“Star Trek rerun, reread, rewritten: Fan writing as textual poaching” by Henry Jenkins:
470: Talks about who “Trekkies” are, or Star Trek fans, and talks about how obsessed they are with the series
471: How fans reread literature to relive old experiences, and how fans are “out of control” and how reading becomes a “type of play… generating its own types of pleasure”.
472: Jenkins wants “Trekkers” to be perceived as “poachers” of textual meanings. He also expresses concerns for fans who produce their own text that incorporates their own experience and use it to make it “rewritten in order to make it more responsive to their needs”.
473: Discusses how one becomes a fan and Jean Lorrah’s opinion on what it means to be a part of the “Trekfandom”… Sort of how they live in their own culture.
474: How Star Trek convention brought together these people with similar interests and made them feel like they had a home, they made new friends due to Stark Trek.
475: Two categories of fans: “letterzines” that publish short articles/letters from fans and “fictionzines” that publish short stories/poems/novels about the actual characters and plot of the series. Paramount treats fans better when it comes to threat of legal action rather than Lucasfilm, which argued against works that violated the “Family values” of the original series.
476: Talks about how most fan fiction writers are women, because “women and men have been socialized to read for different purposes” because women read to “enter the world of the novel, take it as something there for that purpose” rather than men “see the novel as a result of someone’s actions and construe its meaning in those terms”.
477: Different ways women use literature and writing to show their feelings, and literature by men not being as liked by women.
478: Why Star Trek for women versus something more traditional like a drama? One theory suggests that it is because science fiction requires the woman to put more “feminist reconstruction and creative effort” to rework the material.
479: Women weren’t very fond of the way women were portrayed in Star Trek, because of its “often demeaning treatment of its female characters”.
480: Explains how altering the stories to better women would take away from the “stereotypical feminine traits”.
481: Fans don’t just write one section of literature, they write in “Story trees” or in series.
482: Explains how “men want a physical problem and women want a psychological problem” both with the same type of resolution. Result is “genre switching” or rewriting science fiction such as Star Trek as “space opera”, a romance series.
483: Women seek romance where they read and want to use romance as the force behind actions, such as Star Trek.
484: Explains how romance in literature is more relatable to women due to their experiences in everyday life.
485: Theres a separation between women and men fans because women tend to read stories in a more feminist approach and apply the plot to feminism.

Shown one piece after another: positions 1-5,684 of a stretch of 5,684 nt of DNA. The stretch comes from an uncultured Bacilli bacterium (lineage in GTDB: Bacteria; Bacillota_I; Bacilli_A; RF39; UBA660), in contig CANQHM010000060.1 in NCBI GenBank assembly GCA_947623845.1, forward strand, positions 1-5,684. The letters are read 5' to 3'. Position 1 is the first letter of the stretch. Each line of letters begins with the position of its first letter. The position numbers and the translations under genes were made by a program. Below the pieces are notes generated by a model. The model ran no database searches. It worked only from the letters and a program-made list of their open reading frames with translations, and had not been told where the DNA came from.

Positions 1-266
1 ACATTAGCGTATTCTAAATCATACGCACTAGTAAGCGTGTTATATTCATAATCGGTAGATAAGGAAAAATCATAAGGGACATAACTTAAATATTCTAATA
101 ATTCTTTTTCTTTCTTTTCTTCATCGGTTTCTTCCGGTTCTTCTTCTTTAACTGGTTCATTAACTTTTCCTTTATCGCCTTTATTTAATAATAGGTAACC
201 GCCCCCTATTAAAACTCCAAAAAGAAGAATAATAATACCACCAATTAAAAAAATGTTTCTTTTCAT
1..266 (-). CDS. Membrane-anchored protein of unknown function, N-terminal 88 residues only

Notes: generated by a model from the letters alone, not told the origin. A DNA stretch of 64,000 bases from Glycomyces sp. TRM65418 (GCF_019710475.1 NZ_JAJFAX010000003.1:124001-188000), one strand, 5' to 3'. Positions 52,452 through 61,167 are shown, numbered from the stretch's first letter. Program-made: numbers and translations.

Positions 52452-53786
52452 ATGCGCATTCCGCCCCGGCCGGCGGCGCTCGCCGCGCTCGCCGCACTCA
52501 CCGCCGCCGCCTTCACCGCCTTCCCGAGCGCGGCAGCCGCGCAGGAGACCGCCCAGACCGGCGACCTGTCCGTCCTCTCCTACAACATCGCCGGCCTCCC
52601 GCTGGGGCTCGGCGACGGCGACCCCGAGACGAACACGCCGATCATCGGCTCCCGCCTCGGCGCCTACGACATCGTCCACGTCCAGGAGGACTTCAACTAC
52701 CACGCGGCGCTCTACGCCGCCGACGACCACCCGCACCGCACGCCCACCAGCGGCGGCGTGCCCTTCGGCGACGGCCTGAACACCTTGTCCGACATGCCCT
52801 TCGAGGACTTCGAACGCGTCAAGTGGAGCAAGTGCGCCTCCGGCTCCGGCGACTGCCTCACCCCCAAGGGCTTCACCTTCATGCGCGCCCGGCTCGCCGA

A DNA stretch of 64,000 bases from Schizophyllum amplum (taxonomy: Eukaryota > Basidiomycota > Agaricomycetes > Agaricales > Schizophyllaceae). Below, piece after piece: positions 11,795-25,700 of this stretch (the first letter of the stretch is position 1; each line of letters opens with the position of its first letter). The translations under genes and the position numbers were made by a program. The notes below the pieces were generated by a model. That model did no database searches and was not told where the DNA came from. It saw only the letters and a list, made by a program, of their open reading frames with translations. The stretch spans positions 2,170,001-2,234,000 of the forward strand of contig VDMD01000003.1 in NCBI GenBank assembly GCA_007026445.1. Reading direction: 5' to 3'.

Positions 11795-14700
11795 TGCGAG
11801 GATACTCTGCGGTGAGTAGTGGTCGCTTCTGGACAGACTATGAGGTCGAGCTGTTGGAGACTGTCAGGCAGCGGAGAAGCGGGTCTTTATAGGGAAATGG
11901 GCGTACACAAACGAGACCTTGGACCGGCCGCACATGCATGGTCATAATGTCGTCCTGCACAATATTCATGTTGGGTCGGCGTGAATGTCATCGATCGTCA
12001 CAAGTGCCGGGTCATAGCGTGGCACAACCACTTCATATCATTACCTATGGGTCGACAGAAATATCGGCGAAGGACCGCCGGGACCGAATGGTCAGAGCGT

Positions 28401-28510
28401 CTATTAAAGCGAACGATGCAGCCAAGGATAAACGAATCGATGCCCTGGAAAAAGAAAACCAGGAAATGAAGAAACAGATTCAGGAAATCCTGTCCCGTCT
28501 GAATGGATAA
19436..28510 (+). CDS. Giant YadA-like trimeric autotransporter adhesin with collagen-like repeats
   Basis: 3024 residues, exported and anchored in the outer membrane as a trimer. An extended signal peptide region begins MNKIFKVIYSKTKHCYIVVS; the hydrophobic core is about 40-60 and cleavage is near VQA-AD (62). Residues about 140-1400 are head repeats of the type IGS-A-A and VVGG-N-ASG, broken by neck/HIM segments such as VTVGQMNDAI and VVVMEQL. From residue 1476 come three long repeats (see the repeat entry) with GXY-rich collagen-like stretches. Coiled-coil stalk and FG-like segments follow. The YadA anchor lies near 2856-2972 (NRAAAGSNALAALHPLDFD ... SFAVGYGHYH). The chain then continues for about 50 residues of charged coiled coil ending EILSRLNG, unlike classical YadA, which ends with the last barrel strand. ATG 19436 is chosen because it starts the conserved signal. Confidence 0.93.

486: Talks about how fans fear that the creators of the characters and plot might sell out and destroy/damage their work just for a profit.
487: Fans keep the series alive by having a community that celebrates the literature.
488: Some fans disagree and don’t like the sexual romance between Spock and Kirk, find it not respectable.
489: Fans like that by having a place to write fan fiction online, new content can be produced, but most fans wouldn’t want to change the literature completely.
490: Conclusion on what star trek means to different fans and how they view the series.
491: Huge series can make people want to be involved and love literature/a series so much.
“Praxis” by: Jacqueline Pinkowitz:
-The “Anti-Twilight Movement” (ATM) is a group of people who really hate Tilight and have a website for the ATM that basically make fun of Twilight fans for liking the books so much.
-ATM says it’s a critique site for Twilight, but seems more like a hate site. ATM speaks out about how crazy they think Twilight fans are, calling them “Rabit Twitards”.
-The site says that female fans are completely obsessed with Twilight, to an unhealthy extent where they’re “mentally unstable”, with this being much more popular in women than men.
-Explains how anti-fans and fans of Twilight aren’t different in many ways; they’re both completely engulfed in the series, but in different opinions and perceptions. Talks about how anti-fans hate Twilight fans more than they hate the actual text because of how obsessed and insane the fans are.
-How the ATM website doesn’t deal with insane fans of either “fan or anti-fan” of Twilight; basically if you’re too obsessed and rabid they won’t take you. Hierarchy is based on level of saneness when it comes to Twilight.
-Questions why ATM even has such a large website because having it will only draw in more rabid fans and anti-fans.
-ATM says Twilight rabid fans are so “emotional and immature”, that perhaps violence could be a result of a disagreement between fans and anti-fans due to the nature of how crazy the fans are.
-Rabid anti-fans can be just as insane, if not more so than actual Twilight fans. ATM doesn’t support rabid anti-fans because they will attack practically anyone that even seems like they show interest in Twilight.
-“Good Anti-Fans” are people who tolerate, but critique Twilight and don’t try and get into arguments with rabid fans. ATM tries to prove itself as a good, mature anti-fan website.
-ATM will not tolerate anyone like “rabid fans” of anti-fan or fan.
-ATM tries to prove itself as the most noble site. Also fans and anti-fans are not always trying to pursue, more so to protect the literature.
-Young, female fans are more likely to become rabid fans to feminine things such as Twilight.
-ATM says it doesn’t agree with the content in Twilight, says morals towards women and relationships aren’t good.